by Ian Marshall, Editor
Tense hard fought matches were the order of the day as Marek Badowski narrowly beat Italy’s Niagol Stoyanov (13-11, 12-10, 8-11, 3-11, 11-9, 8-11, 12-10) and in a contest just as close, Diogo Carvalho defeated Hungary’s Bence Majoros (11-4, 10-12, 11-7, 4-11, 11-9, 3-11, 15-13).
In a similar vein, Tomas Tregler needed the full seven games to overcome Slovenia’s luckless Deni Kozul who ended the group without a win to his name; the group in which eyes focused very much on Denmark’s Michael Maze, the winner in 2009 in Stuttgart. He duly beat Poland’s Tomas Kotowsky (8-11, 11-4, 11-6, 11-7, 12-10) to secure second place and possible progress to the main draw. A total of 23 groups in the initial qualification phase, 18 second placed players are drawn at random to compete in preliminary round.
“It has been a while since I played the best of seven matches. It has been a while since I played in a tournament at all. After the Olympic Games in 2012 I did not play in a proper competition. You cannot compare training and competition. Here, at the beginning I had three match points against Tregler but I lost. Now I am second in the group; I have to wait to see would I be lucky loser.” Michael Maze
Similarly there were testing times for Ewout Oostwouder who beat Aliaksandr Khanin of Belarus (11-2, 8-11, 11-5, 11-5, 12-14, 11-5) and Martin Allegro who caused the host nation heartache by overcoming Jesus Cantero (10-12, 11-5, 17-19, 11-9, 13-11, 15-13).
Somewhat differently for Yevhen Pryshchepa it was a straight games success against the Czech Republic’s Tomas Konecny (11-5, 11-7, 11-9, 13-11), as it was for Pavel Platonov in opposition to Belgium’s Robin Devos.
Surprise first names; it was the same with regards to Russia’s Vildan Gadiev and Serbia’s Zsolt Peto, players who the previous day had beaten the highest rated in their respective groups. Vildan Gadiev, who had accounted for Denmark’s Anders Lind (10-12, 11-6, 6-11, 11-7, 6-11, 11-3, 11-8), maintained his good form to beat Azerbaijan’s Mohammad Ibrahim Ansari (11-5, 11-6, 11-7, 14-12), similarly, Zsolt Peto successful in opposition to Austria’s Andreas Levenko (1-11, 11-13, 11-8, 8-11, 11-2, 11-5, 12-10), concluded his first phase matches with victory in opposition to Iceland’s Magnus Ulfarsson (11-3, 11-3, 11-5, 11-5).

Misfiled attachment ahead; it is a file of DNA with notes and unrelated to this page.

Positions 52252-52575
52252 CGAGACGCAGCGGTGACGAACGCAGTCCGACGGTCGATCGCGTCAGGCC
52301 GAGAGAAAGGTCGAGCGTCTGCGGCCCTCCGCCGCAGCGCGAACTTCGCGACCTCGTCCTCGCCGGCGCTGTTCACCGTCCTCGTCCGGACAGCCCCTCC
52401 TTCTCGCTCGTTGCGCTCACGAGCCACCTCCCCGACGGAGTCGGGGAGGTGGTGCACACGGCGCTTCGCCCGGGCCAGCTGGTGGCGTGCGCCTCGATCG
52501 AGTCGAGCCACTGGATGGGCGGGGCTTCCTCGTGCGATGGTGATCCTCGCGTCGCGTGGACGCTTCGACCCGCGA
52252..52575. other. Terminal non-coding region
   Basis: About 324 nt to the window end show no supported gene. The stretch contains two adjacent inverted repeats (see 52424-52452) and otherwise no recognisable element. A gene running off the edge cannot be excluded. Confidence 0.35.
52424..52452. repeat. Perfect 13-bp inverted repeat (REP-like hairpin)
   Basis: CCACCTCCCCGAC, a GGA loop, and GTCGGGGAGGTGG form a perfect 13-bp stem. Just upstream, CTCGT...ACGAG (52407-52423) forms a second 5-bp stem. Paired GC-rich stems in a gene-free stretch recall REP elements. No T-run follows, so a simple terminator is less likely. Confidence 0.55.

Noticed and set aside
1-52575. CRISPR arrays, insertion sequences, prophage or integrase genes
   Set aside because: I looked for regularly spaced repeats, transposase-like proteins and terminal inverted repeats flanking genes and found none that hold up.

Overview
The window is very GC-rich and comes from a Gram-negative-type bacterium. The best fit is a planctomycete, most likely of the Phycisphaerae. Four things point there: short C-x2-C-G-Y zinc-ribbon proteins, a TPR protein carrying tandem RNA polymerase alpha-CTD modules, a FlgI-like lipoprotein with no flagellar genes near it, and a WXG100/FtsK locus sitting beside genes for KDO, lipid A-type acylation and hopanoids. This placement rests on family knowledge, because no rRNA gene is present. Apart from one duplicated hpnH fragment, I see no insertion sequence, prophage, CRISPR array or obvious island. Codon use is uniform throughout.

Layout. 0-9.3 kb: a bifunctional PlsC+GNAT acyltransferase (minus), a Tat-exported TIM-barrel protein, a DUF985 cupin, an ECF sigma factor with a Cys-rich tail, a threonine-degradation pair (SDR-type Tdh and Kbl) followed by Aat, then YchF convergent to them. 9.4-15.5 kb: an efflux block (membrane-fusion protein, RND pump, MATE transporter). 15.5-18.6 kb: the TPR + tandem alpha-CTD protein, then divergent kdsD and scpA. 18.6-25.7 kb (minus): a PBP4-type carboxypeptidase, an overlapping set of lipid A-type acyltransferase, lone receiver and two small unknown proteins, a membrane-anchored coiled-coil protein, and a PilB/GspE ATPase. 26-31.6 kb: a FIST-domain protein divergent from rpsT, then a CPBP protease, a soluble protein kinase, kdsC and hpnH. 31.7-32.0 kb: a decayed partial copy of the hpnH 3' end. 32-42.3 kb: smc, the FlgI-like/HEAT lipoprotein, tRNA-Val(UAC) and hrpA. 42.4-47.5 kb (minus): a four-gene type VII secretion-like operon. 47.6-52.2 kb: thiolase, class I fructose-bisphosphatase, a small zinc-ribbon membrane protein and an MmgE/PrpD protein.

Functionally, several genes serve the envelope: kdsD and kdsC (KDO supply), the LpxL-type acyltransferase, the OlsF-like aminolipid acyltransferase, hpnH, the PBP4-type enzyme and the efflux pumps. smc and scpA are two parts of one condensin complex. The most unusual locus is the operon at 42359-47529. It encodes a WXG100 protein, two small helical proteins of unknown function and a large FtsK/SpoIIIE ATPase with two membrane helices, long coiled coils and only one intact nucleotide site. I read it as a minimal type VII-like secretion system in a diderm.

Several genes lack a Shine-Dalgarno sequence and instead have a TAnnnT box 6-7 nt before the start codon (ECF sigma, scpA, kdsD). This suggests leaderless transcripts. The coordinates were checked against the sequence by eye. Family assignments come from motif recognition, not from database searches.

Defeats for notable names but a degree of consolation and a ray of hope; with the exception of Deni Kozul it was their only defeat and thus second place in the group.
Otherwise as proceedings in the group phase came to a conclusion it was success for the principal names; the one leading player to experience difficulties being Switzerland’s Lionel Weber. In his concluding group contest he was beaten by Hungary’s Tamas Lakatos in seven games (5-11, 8-11, 11-9, 8-11, 11-5, 11-8, 11-5). One day earlier Callum Evans of Wales had lost to Lionel Weber in four straight games (11-4, 11-6, 12-10, 11-9) but by the same margin had accounted for Tamas Lakatos. Thus games ratio decided, it was first place for Lionel Weber (7:4), followed by Callum Evans (4:4) and Tamas Lakatos (4:7).
Difficulties for Tamas Lakatos; there were no such heartaches for Finland’s Benedek Olah, England’s Sam Walker or Frenchman Alexandre Robinot, all topped their groups without defeat as did Portugal’s João Geraldo and Hungary’s Nandor Ecseki.